Exponents and trailing zeroes - Anubhav Sehgal, NMIMS Mumbai


  • NMIMS, Mumbai (Marketing)


    Finding exponent of one number in another number

    1. Linear format
    2. Factorial format

    Linear format

    Q. Find the maximum power of 5 that will divide (25 * 30 * 35 * 40 * 42 * 45)?

    You take a term by term manual count and try to form a pattern if possible. 42 = 2 * 3 * 7.
    So no 5s. Rest are consecutive multiples of 5. So, (1 + 1 + 1 + 1 + 1) = 5 5s for 5 consecutive multiples.
    Add 1 more for an extra 5 for multiples of 25 (=5^2).
    You move ahead like this if there were higher multiples involved.
    Here, total 5s = 5 (for the 5 multiples of 5) + 1(additional from 25) = 6
    So, highest power of 5 that divides the above expression = 6.

    Q. Find the maximum power of 10 that will divide (25 * 30 * 35 * 40 * 42 * 45)?

    10 = 2 * 5
    So you look for power of 2 and 5 in the given expression and take the minimum out of those since we need a pair of 2 and 5 to make a 10. Any extra powers of one prime are irrelevant for us to get a 10.
    Check for divisibility by highest power of 2: 25 ( = 5^2) gives zero twos, 30 ( = 2 * 3 * 5) gives 1 two, 40 ( = 2^3 * 5) gives 3 twos, 42 gives 1 two. Total = 5 2s
    From previous question, we know number of 5s is 6.
    So five 2s and 5s combine to give you a maximum of five 10s while one 5 is extra and is irrelevant for us without another two.
    Answer: 5

    Factorial format

    Exponent of any prime P in n! = [n/p] + [n/p^2] + [n/p^2] + … until the last positive term where [.] is the greatest integer function which gives the greatest integer less than equal to the expression taken within the brackets.

    Example : Highest Power of 5 in 100! = 100/5 + 100/25 + 100/125 = 20 + 4 + 0 = 24.

    Exponent of any composite number can be seen in three categories

    1. Composite number is a product of primes with all primes having unit power.
      Example: 15 (= 3 * 5), 21(= 3 * 7), 30(= 2 * 3 * 5) and so on.
    2. Composite number is just (prime)^n where n > 1
      Example: 8(=2^3), 9(=3^2) and so on.
    3. Composite number if product of primes with not all having power as 1.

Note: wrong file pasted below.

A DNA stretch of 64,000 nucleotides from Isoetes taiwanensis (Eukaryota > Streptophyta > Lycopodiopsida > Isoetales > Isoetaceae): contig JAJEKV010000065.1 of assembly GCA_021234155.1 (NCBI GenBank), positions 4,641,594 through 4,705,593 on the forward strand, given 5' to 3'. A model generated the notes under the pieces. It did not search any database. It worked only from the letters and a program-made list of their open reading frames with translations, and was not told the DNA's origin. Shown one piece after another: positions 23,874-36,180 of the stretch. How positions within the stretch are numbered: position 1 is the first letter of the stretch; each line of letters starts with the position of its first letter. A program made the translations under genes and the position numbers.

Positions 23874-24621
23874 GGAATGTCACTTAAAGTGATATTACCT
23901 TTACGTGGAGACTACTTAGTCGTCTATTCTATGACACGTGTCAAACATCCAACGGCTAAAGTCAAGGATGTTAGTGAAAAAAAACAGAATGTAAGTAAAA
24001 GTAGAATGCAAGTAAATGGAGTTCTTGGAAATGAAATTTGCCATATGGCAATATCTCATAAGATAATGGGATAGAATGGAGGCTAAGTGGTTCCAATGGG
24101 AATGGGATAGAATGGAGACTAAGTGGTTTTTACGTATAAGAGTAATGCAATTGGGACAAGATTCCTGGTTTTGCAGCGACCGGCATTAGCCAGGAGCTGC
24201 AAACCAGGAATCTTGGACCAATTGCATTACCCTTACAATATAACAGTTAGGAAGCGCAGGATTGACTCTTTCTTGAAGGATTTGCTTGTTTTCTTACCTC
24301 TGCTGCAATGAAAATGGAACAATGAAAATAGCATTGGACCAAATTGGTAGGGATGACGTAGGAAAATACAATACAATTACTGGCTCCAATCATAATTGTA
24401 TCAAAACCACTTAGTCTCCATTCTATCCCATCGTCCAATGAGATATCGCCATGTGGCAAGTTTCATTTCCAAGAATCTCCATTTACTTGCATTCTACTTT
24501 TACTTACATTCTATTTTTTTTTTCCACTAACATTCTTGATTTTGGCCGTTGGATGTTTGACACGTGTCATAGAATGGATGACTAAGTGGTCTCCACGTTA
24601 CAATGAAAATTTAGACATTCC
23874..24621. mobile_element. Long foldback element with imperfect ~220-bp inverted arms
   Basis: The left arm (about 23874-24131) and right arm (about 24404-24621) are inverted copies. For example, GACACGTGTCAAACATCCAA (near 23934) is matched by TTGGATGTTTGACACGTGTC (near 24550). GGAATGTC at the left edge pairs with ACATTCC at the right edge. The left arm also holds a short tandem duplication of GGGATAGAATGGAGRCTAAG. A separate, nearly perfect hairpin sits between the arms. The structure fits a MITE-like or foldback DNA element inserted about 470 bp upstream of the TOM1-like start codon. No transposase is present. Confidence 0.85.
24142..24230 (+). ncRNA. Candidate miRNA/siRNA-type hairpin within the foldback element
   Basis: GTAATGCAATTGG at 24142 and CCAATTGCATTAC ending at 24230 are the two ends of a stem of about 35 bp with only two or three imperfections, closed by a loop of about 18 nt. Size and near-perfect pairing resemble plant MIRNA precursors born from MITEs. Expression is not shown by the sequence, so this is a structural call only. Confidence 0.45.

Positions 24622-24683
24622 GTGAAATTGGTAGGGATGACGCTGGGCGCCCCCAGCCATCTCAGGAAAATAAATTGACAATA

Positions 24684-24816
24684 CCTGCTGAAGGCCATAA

Example: 12(=2^2*3), 72(2^3 * 3^2) and so on.

    Example : Highest power of 15, 8 and 12 in 100!

    15 = 3 * 5
    Check for powers of 3 and 5 individually.
    Power of 15 in 100! is the lesser of the two.
    Power of 3 in 100! = [100/3] + [100/9] + [100/27] + [100/81] = 33 + 11 + 3 + 1 + 0 = 48
    Power of 5 in 100! = 24 from previous example question.
    So power of 15 in 100! is minimum(24, 48) = 24.

    8 = 2^3
    Find power of 2 in 100! And divide it by 3 (as 8 = 2^3)
    Power of 2 in 100! = [100/2] + … + [100/64] = 50 + 25 + 12 + 6 + 3 + 1 = 97
    Power of 8 in 100! = [97/3] = 32

    12 = 2^2 * 3
    Find highest power of 2^2 and 3 in 100! separately by above methods and take the minimum of the two.
    Power of 2 in 100! = 97.
    Therefore, power of 2^2 in 100! = [97/2] = 48
    Power of 3 in 100! = 48.
    Power of 12(=2^2*3) in 100! = minimum (Power of 2^2, Power of 3) = minimum (48, 48) = 48.
    Does not affect in this case but that’s how it will be done.

    Finding number of trailing zeroes in n!

    1. In base 10 or decimal system
    2. In bases other than 10

    In base 10:
    Trailing Zeroes in base 10 are basically the number of 10s in the expression. 10 = 2 * 5. So you can easily find highest power of 10 in any expression (linear or factorial format) which will give you the number of trailing zeroes in that expression.

    In bases other than 10:
    Base system is nothing but a set of defined digits used for basic counting. From school days, we learn the counting as 1, 2, 3, 4, 5, 6, 7, 8, 9 followed by a 10 and further. This is the decimal or the base 10. A base-n is nothing but a system of digits 0 to (n – 1) which does the complete counting.

    Trailing zeroes are introduced in a base 10(or decimal system) whenever we reach a ten or 10(Read as one-zero in base 10). For any generic base n, a zero will be introduced whenever we reach a multiple of n.
    Example : Base 8 counting
    Zero is 0
    One is 1
    Two is 2
    Three is 3
    Four is 4
    Five is 5
    Six is 6
    Seven is 7
    Eight is 10
    ….
    Sixteen is 20

    Sixty four (=8^2) is 100 and so on.

    Hence, the number of trailing zeroes in k! in base n would be given as the highest power of n in k! calculated normally by the methods described above.

    Example : Number of trailing zeroes in 20! when written in base 8
    Power of 2 in 20! = 10 + 5 + 2 + 1 = 18.
    Power of 8 in 20! = 18/3 = 6.
    So, number of trailing zeroes in 20! When written in base 8 will be 6.


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